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More than 600 child passengers aged 12 and below died in motor vehicle crashes in 2019, the latest year for which data is available. Of the children who passed away, nearly 40% were not buckled up. Thinking about child safety can be difficult — but making sure you have the right safety gear in place is an important part of keeping your child safe.

Even when correct safety gear such as restraints and booster seats are used — they’re used incorrectly nearly half the time, according to the Centers for Disease Control and Prevention (CDC). Reading up on your child’s safety restraint systems could help you keep them safe.

Booster and car seat safety statistics and facts

Car seat safety statistics and car seat death statistics are never easy to read. However, arming yourself with the facts may help you keep your family safe in the car.

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  • Child safety seats have been shown to reduce fatal injury by 71% for infants aged one and below, and by 54% for toddlers between one and four years of age. (The National Highway Traffic Safety Administration – NHTSA)
  • 67% of children riding with unrestrained drivers were also unrestrained, based on known restraint use. (NHTSA)
  • 608 children aged 12 and under passed away and 91,000 were injured in a motor vehicle crash in 2019. (CDC
  • 38% of children who passed away in a car accident in 2019 were not using a restraint. (CDC)
  • 23% of children passengers who passed away were involved in a car accident that involved alcohol-impaired driving. (CDC)
  • Using a booster seat reduces the risk of serious injury in children ages four to eight by 45%. (CDC)
  • Seat belt use reduces the risk of death and serious injury by about half for older children and adults. (CDC)
  • Children under one year old should always ride in a rear-facing car seat. (NHTSA)
  • Approximately 8.2% of children under one year old were not in rear-facing car seats in 2019. (NHTSA)

Car seat types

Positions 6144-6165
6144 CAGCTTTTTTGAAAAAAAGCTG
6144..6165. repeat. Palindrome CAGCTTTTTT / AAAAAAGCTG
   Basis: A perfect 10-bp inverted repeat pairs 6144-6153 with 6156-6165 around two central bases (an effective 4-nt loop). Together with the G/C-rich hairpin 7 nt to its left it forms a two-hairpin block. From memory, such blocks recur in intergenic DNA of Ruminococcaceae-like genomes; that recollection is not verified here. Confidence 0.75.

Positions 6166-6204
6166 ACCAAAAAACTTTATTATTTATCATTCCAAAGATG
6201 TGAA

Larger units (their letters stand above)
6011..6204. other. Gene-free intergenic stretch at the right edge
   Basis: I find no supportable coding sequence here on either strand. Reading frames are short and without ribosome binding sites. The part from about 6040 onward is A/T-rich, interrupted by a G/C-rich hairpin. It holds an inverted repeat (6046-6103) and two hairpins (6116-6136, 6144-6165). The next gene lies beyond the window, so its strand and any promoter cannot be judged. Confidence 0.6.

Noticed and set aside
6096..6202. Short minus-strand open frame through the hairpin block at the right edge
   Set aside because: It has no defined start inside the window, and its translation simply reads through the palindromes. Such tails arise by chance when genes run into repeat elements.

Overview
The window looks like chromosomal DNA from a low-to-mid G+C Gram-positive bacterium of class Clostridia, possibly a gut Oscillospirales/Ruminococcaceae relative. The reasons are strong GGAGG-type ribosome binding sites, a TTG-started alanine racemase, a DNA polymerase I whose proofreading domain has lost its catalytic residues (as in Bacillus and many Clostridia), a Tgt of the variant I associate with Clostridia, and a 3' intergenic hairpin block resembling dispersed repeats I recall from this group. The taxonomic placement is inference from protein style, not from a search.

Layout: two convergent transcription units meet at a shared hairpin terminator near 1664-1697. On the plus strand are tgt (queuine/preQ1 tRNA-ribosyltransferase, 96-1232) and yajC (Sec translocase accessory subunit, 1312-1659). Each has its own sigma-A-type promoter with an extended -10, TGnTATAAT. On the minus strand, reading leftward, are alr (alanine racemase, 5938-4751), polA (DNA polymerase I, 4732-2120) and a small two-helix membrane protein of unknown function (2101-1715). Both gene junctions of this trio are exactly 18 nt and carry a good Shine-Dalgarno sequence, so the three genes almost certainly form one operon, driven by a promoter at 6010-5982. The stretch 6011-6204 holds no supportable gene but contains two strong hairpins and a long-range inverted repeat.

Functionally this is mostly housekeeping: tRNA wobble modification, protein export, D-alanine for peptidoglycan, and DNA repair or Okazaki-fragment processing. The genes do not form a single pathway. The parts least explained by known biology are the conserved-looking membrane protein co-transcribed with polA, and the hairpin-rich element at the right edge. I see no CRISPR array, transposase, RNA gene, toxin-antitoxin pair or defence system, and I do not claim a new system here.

Several different types of cars are available to help keep your child safe. Your child’s age and individual needs will likely influence the type of car seat that works best for them.

Rear-facing car seat

  • Best for infants, from newborns to three-year-olds
  • Designed to mitigate stress to the child’s fragile neck and spinal cord

Forward-facing car seat

  • Best for toddlers between the ages of four and seven
  • Designed with a buckled harness that limits your child’s movement in the event of an accident

Booster

  • Best for children between the ages of four and 12
  • Raises a child’s body so that the car’s seat belt sits correctly over the child’s hips and chest

Seat belt

  • Best for children and adults age 12 and above, provided they’re big enough so that the belt fits properly
  • Should fit snugly across thighs, shoulder and chest

Car and booster seat safety laws by state

If you’re looking for ways to keep your family safe in the car, remember that enforcing seat belt use is one of the best ways to do that. Each state has its own booster seat guidelines and car seat laws.

Another way to ensure your peace of mind in the car is to ensure you have the best car insurance available. The best car insurance company depends on your individual needs and preferences. Some shoppers are looking for the cheapest car insurance companies on the market. Per Bankrate’s research, you can find the lowest average full coverage premiums at USAA and Geico. However, these rates are for comparative purposes only. To see a more accurate picture of what you’d pay, you may want to get car insurance quotes from a few different companies. You may also want to talk to friends and family to see what company they recommend.

Frequently asked questions